Rabies Fact Sheet in South Africa

Mar 14, 2022 | Rabies | 0 comments

Rabies is a contagious viral disease causing damage to the brain and the spinal cord and is uniformly fatal.

What is rabies?​

Rabies is a contagious viral disease causing damage to the brain and the spinal cord and is uniformly fatal. It affects both animals and humans and is caused by the rabies virus. Two biotypes of rabies virus occur in Southern Africa: the canid-type which circulates in domestic dogs and other canids, and the viverid type which circulates in mongoose. Rabies in dogs is a preventable disease.

Who can get rabies?​

Persons who come into contact with infected animals, commonly dogs, cats, mongooses, cattle or bats are at risk. Children are often at higher risk as they tend to play with dogs, are defenceless and are more likely to be bitten. Veterinarians and laboratory workers are at greater risk because of exposure through their professional activities.

Where does rabies occur in South Africa?​

Rabies is relatively more common in domestic dogs in KwaZulu-Natal, Eastern Cape, Mpumalanga, Free State and Limpopo Provinces. Human rabies has therefore predominantly been reported from these provinces. In the past ten years an average of 13 human cases (range 5-31) have been reported in South Africa per year. In 2015, eight confirmed human rabies cases were diagnosed from the following provinces: KwaZulu-Natal (n=1); Limpopo (n=3); Eastern Cape (n=3) and Free State (n=1). Figure 1 illustrates the number of cases per year by province in South Africa since 1983. There has been a noticeable decrease in the reported number of canine rabies and human deaths due to canine rabies in KwaZulu-Natal since 2012 because of mass vaccination of dogs. In addition to dogs, many other animals can transmit rabies. In South Africa, these most importantly include cats, livestock, yellow mongoose, black-backed jackal and bat-eared fox. Human rabies associated with wild animals dominates in the western, central or northern portions of the country.

Figure 1. Laboratory confirmed human rabies cases in South Africa, 1983-2015

How is rabies transmitted?

The rabies virus is spread to humans and other animals through contact with saliva or tissue of infected animals (i.e. scratches, bites, licks on broken skin and mucous membranes of the lips or eyes). It cann ot be transmitted through intact skin, so touching, petting or being close to the animals is not a risk. The majority of human exposures in South Africa are linked to dogs.

How does rabies affect animals?

Rabid animals tend to behave strangely, often aggressively. They also experience muscle paralysis, produce lots of saliva and experience difficulty in swallowing. Wild animals may lose fear of humans and become strangely tame. Cows and sheep with rabies may appear to have something “stuck” in their throat.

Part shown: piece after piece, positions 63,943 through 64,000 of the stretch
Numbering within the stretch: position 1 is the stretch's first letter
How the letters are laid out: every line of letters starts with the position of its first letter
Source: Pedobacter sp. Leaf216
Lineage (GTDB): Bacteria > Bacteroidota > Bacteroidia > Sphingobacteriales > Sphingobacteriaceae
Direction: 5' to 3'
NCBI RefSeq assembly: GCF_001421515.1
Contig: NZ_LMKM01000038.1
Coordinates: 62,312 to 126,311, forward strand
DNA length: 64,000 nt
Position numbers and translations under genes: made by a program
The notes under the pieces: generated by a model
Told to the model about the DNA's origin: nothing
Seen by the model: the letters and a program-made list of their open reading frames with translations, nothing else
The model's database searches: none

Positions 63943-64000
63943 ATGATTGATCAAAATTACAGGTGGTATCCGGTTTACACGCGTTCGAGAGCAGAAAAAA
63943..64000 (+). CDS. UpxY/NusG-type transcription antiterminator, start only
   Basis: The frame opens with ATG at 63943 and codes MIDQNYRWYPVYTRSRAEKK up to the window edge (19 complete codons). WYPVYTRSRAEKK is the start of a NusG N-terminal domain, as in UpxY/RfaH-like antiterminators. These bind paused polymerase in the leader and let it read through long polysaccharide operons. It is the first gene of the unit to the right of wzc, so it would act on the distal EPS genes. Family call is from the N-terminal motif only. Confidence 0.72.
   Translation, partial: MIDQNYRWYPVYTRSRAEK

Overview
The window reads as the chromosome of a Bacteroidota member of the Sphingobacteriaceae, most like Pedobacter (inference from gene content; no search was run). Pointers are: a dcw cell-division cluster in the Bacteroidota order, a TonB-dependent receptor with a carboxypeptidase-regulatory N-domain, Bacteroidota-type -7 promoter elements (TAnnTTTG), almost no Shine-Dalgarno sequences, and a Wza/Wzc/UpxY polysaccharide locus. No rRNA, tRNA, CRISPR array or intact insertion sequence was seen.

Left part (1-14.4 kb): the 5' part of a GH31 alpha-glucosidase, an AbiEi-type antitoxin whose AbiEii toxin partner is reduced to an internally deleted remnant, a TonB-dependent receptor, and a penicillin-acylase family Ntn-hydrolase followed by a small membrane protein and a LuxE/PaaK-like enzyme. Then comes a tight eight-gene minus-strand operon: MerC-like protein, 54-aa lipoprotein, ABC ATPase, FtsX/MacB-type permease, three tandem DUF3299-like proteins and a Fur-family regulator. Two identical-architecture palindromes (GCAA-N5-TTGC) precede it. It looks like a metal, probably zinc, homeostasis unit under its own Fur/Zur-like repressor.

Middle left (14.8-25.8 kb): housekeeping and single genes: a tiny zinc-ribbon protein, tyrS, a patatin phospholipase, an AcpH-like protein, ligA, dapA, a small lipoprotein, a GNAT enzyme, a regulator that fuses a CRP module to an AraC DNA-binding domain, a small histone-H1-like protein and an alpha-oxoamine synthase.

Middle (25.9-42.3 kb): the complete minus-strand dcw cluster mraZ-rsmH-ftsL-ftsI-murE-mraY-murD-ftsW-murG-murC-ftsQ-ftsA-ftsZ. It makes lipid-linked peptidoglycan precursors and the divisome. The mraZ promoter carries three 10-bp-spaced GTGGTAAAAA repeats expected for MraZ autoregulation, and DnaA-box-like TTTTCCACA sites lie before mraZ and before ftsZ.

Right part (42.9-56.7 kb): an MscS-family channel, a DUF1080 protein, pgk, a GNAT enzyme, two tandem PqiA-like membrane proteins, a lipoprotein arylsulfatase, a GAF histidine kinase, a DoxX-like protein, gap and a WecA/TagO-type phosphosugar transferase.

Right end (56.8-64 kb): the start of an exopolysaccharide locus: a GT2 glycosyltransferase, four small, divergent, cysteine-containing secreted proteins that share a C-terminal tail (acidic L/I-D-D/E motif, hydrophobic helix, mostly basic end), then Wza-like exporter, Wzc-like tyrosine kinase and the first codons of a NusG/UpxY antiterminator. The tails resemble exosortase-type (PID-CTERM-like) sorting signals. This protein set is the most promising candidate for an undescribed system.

What are the signs and symptoms of rabies?

In humans, rabies presents in the form or “furious” rabies or “dumb” rabies. Initial symptoms of rabies may be non-specific and include general weakness, discomfort, fever and/or headache. Tingling at the bite site may be noted. The disease progresses rapidly to “furious” rabies which presents as anxiety, confusion and agitation. As the disease progresses, the patient become delirious, behaves abnormally, hallucinates and may have a variety of psychiatric symptoms before becoming comatose. The “paralytic” or “dumb” form of rabies is clinically similar to poliomyelitis, but presents with descending paralysis, coma and death. The acute period of disease typically lasts 2 to 10 days.

How is rabies diagnosed?

Once persons become symptomatic, antigen detection using PCR or fluorescent antigen detection (FAT) is done on saliva, nuchal skin biopsy, CSF or brain tissue. At least 3 saliva specimens are required, as virus excretion is intermittent in early stages and saliva antigen detection may be falsely negative. Antibody detection is unreliable for the diagnosis of rabies. A post-mortem examination and submission of brain tissue must be done on persons suspected to have died of rabies. Post-mortem diagnosis is achieved through FAT and PCR of brain tissue. There are no tests available to test for rabies in humans after an exposure and before symptoms develop.

How is rabies treated?

No treatment is available for human or animal rabies.

How can rabies be prevented?

Canine rabies is preventable through vaccination of animals against rabies. All domestic dogs and cats should be vaccinated against rabies after three months of age. Human infection with rabies following exposure to rabid or suspected rabies-infected animals can be prevented by prompt administration of rabies post-exposure prophylaxis (PEP). Heath care workers (HCW) should conduct a risk assessment on all persons presenting with history of exposure to an animal, to ascertain animal behaviour and condition at the time of exposure, vaccination status of the animal and category of bite.  Any breach in the skin of the patient or contact with mucous membranes is considered a category 3 exposure, while licks to skin or direct contact without skin breaks are category 2 exposures. HCW should also consider the geographical location of the incident and prevailing canine rabies diagnoses. If indicated, PEP includes a series of rabies vaccinations given on day 0, 3, 7 and 14 following exposure. Intramuscular injection of rabies immunoglobulin is given at the site of exposure, and the remainder in the opposite deltoid as soon as possible after the bite. Pre-exposure vaccination can also be given to high risk groups, such as veterinarians and animal handlers and anti-rabies immunoglobulin given on the dog of exposure. Animal rabies is preventable through vaccination of dogs and is the most cost-effective approach for preventing rabies in humans.

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